IT IS time the Indian political class rethinks its attitude to what is erroneously referred to as âMuslim universitiesâ. For starters, it should insist the historic Aligarh Muslim University (AMU) should have the same rules other Central universities commonly follow in appointing their vice-chancellors. This will ensure AMU is not dogged by anomalous situations, the most bizarre manifestation of which is having a retired lieutenant general heading it.
The current vice-chancellor (VC) of AMU, Lt Gen (retd) Zameeruddin Shah, is an army commander. Under him, though, AMU appears to have the administrative paraphernalia of a military formation â the Pro-VC is a retired brigadier; and the Registrar is a former group captain.
In 1996, Lt Gen (retd) MA Zaki was the first general to become the VC of yet another so-called Muslim university â Jamia Millia Islamia. But army officers arenât the only non-academic VCs to descend upon AMU and Jamia. Sample these figures: from the time Jamia became a Central university in 1988, it has had six VCs, of whom three, or 50 percent, belonged to either the IAS or the army. Again, from 1980 till date, AMU has had eight VCs (excluding acting VCs), of whom six (or 75 percent) belonged to the IAS, IFS or the army.
Perhaps you think the post of VC in central universities is a sinecure for superannuated non-academicians. Well, think again. From Independence till date, Delhi University (DU) has had just one civil service officer as its VC â the redoubtable CD Deshmukh, who had been Indiaâs Finance Minister between 1950 and 1956, before he became DUâs VC. Now, you canât really call Deshmukh a typical civil servant, can you?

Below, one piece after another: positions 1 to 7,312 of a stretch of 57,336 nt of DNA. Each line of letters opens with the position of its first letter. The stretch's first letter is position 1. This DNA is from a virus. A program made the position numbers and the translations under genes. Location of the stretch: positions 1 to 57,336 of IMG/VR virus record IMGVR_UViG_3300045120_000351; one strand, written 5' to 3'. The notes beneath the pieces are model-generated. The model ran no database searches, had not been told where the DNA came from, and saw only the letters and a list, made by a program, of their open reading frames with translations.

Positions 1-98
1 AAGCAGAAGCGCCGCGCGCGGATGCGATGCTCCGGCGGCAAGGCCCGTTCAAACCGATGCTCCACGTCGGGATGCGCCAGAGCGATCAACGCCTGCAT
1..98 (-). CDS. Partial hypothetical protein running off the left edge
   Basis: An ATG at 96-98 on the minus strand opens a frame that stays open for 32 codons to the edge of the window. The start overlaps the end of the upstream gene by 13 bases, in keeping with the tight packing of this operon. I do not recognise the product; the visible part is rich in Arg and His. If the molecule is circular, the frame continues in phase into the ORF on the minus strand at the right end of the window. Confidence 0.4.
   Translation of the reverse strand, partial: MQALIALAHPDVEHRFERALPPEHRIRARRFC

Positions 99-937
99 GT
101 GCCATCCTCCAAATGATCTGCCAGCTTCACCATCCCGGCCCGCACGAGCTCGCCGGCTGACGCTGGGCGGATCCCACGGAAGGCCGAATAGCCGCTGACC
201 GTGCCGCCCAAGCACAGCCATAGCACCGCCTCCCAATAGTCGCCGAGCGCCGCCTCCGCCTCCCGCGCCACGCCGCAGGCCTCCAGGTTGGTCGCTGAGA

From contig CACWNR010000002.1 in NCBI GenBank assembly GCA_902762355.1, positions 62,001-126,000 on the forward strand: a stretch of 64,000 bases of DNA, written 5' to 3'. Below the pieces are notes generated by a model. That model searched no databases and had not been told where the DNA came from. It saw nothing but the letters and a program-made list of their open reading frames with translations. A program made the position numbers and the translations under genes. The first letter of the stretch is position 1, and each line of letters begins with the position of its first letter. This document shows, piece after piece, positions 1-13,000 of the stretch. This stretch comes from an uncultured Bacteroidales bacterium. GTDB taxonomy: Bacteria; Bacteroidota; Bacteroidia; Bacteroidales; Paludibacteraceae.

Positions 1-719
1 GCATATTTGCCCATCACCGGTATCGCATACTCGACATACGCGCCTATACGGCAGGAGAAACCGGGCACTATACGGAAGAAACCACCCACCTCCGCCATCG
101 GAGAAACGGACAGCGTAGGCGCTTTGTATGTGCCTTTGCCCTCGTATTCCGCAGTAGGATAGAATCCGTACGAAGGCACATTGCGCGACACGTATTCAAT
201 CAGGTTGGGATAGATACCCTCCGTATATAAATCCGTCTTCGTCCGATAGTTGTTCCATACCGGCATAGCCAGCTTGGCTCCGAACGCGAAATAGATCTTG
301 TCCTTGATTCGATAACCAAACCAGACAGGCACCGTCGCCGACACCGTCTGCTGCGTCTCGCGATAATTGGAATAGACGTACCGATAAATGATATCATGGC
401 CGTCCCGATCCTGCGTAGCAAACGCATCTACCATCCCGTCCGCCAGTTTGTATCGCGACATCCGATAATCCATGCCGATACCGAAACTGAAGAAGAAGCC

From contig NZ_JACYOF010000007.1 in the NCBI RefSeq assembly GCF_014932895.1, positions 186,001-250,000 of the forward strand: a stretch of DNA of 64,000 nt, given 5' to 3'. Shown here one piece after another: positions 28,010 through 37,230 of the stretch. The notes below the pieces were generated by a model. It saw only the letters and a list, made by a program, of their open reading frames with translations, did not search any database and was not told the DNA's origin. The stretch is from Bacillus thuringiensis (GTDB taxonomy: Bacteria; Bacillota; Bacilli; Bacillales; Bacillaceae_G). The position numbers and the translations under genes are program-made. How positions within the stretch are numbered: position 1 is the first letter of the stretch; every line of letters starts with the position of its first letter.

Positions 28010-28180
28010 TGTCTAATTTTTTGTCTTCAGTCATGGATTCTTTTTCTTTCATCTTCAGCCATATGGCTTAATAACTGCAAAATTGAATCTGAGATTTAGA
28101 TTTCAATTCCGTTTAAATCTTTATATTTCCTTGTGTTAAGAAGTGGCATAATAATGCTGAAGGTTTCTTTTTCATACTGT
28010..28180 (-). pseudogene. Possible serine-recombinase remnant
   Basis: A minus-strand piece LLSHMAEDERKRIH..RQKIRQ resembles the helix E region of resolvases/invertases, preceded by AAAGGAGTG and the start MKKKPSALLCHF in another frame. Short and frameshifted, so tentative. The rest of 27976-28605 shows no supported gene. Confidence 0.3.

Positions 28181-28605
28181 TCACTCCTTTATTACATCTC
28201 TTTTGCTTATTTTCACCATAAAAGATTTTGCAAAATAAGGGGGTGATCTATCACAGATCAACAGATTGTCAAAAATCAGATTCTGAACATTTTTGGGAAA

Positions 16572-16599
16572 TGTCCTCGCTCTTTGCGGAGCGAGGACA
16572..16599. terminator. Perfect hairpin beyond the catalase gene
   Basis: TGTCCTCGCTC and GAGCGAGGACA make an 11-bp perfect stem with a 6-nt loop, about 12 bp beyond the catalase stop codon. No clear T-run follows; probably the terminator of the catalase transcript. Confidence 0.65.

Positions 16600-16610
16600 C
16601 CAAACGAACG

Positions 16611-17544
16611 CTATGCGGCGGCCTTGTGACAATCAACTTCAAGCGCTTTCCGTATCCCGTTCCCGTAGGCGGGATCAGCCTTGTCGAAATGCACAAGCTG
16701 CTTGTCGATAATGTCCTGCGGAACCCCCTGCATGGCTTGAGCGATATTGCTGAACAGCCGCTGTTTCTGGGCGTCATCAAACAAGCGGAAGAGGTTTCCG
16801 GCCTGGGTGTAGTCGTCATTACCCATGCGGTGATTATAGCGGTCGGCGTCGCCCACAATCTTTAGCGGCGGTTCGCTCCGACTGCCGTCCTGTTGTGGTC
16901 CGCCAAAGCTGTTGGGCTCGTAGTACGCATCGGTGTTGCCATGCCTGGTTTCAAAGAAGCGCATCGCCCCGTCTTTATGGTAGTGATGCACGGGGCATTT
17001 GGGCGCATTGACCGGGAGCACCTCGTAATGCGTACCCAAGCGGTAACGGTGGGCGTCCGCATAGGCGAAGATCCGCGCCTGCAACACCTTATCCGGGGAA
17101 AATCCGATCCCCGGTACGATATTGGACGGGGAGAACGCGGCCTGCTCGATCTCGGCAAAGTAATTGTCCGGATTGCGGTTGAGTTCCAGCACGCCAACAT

Visva Bharati has had just one non-academic VC, SR Das, who was the fifth Chief Justice of India. Banaras Hindu University (BHU) has never had an IAS or a general as its VC. Delhiâs prestigious Jawaharlal Nehru University in its initial years had two diplomats â G Parthasarthi and former President KR Narayanan â as VC, but none in the past three decades. A general hasnât been sent as VC to even North Eastern Hill University, which is located in a region infamous for secessionist movements.
True, at least two IAS-turned-VCs of Jamia â Najeeb Jung and Syed Shahid Mahdi â have had a few years of academic experience, as did, another IAS officer, Syed Hashim Ali Akhtar, who was AMUâs VC between 1985 and 1989. Yet their academic achievements and experience pale before the eminence of many professors, including those Muslims, who belong to AMU and Jamia. You could gloss over these appointments had they been too few and far between. Indeed, had this been the trend in other Central universities, rest assured the countryâs intellectuals would have denounced the move as anti-education as well as an attempt to surreptitiously impose State control over them
So then, what is so special about these two universities to warrant a surfeit of non-academic VCs? The fault is as much the Indian Stateâs as it is of the Muslim political elite, who harp on their right to determine the working of these two universities, particularly AMU. To appease them, as also to uphold a very warped notion of secularism, the Indian state amended the Aligarh Muslim University Act in 1981. Its consequence was to introduce a new procedure for the appointment of AMUâs VC. Till then, AMU had followed the rules still prevailing in other Central universities: a three-member search committee lists three names as possible candidates to the Visitor, usually the President of India, who then chooses the VC.